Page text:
In Search for a Full Vision: Writing Representations of African American Adolescent Girls
thesisposted on 28.06.2013 by Gholnecsar E. Muhammad
In order to distinguish essays and pre-prints from academic theses, we have a separate category. These are often much longer text based documents than a paper.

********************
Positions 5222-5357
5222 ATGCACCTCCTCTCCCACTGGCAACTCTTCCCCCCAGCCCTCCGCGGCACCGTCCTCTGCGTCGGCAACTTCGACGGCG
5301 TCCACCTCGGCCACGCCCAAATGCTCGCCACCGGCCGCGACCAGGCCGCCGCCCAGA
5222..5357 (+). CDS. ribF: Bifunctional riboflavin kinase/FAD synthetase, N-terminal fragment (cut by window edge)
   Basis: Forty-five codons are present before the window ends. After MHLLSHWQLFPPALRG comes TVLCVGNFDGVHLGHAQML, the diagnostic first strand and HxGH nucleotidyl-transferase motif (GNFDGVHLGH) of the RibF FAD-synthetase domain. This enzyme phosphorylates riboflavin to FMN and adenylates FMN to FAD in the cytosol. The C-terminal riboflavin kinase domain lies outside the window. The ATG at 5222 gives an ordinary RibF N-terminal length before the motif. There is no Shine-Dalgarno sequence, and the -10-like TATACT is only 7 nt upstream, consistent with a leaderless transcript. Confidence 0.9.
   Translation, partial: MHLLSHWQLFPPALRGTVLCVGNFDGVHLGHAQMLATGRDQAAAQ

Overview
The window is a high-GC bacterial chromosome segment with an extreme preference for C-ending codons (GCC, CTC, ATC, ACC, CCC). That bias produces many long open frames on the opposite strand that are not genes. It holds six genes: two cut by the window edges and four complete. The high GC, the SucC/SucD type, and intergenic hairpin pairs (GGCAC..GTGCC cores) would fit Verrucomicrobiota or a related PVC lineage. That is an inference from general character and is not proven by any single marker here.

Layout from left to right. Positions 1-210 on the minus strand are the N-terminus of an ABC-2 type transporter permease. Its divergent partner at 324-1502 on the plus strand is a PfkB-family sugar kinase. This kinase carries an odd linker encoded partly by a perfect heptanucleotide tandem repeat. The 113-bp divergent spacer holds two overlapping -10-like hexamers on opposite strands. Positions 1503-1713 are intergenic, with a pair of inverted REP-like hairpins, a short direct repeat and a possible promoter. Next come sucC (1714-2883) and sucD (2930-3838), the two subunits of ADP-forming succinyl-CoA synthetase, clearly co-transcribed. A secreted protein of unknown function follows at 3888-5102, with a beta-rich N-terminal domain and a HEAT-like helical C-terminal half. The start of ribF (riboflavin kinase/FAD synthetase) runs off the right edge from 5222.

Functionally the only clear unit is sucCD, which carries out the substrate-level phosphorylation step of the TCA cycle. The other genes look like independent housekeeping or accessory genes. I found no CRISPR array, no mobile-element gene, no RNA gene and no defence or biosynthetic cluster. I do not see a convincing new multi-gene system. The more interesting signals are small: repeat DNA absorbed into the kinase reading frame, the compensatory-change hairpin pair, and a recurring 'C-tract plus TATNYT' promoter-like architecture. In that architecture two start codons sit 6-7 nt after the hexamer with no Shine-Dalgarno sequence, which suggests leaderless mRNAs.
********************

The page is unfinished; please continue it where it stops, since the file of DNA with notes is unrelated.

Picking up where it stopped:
Self-exploration and self-representation are key developmental tasks during adolescence yet, these are further complicated for African American adolescent girls who are positioned in a society that has given them mixed and often times, distorted images associated with Black girlhood (Muhammad, 2012). While there is a rich and lengthy literary history of African American women writing to represent their lives (Foster, 1993; Royster, 2000; Wall, 2005), the current research landscape is saturated with how others have represented African American girls or research focused on pathologies. These research literatures are typically written absent of the girls’ voices and do not offer enough insight into how African American adolescent girls represent themselves. Instead, they paint an incomplete, unclear picture connected to their selfhood and into representing who they are. To respond to this incomplete picture of African American girls, this study examined how they represented themselves within their writings. Taking a historical orientation to a case study methodology (Merriam, 1998; Yin, 2009), African American women’s writings and the literacy enactments found in nineteenth century African American literary societies were examined to frame a four-week literacy collaborative designed to nurture the identities and literacies of eight African American adolescent girls. The following research questions guided the inquiry: 1) How do African American adolescent girls represent themselves through their writings? 2) Which factors within a literacy collaborative contribute to representations within their writings? Findings show that the girls wrote across similar platforms of African American women historically which included writing to represent self, to resist or counter ascribed representations and writing toward social change (Peterson, 1995; Royster, 2000). The girls wrote multiple and complex representations which included ethnic, gender, intellectual, kinship, sexual, individual and community representations. The primary contextual factors of the literacy collaborative that contributed to their self-representations included the use of mentor text, having the freedom to write openly and without apology, and uninterrupted writing time. The findings suggest the girls’ writings served as hybrid spaces for the girls to explore, make sense of, and express different manifestations of self.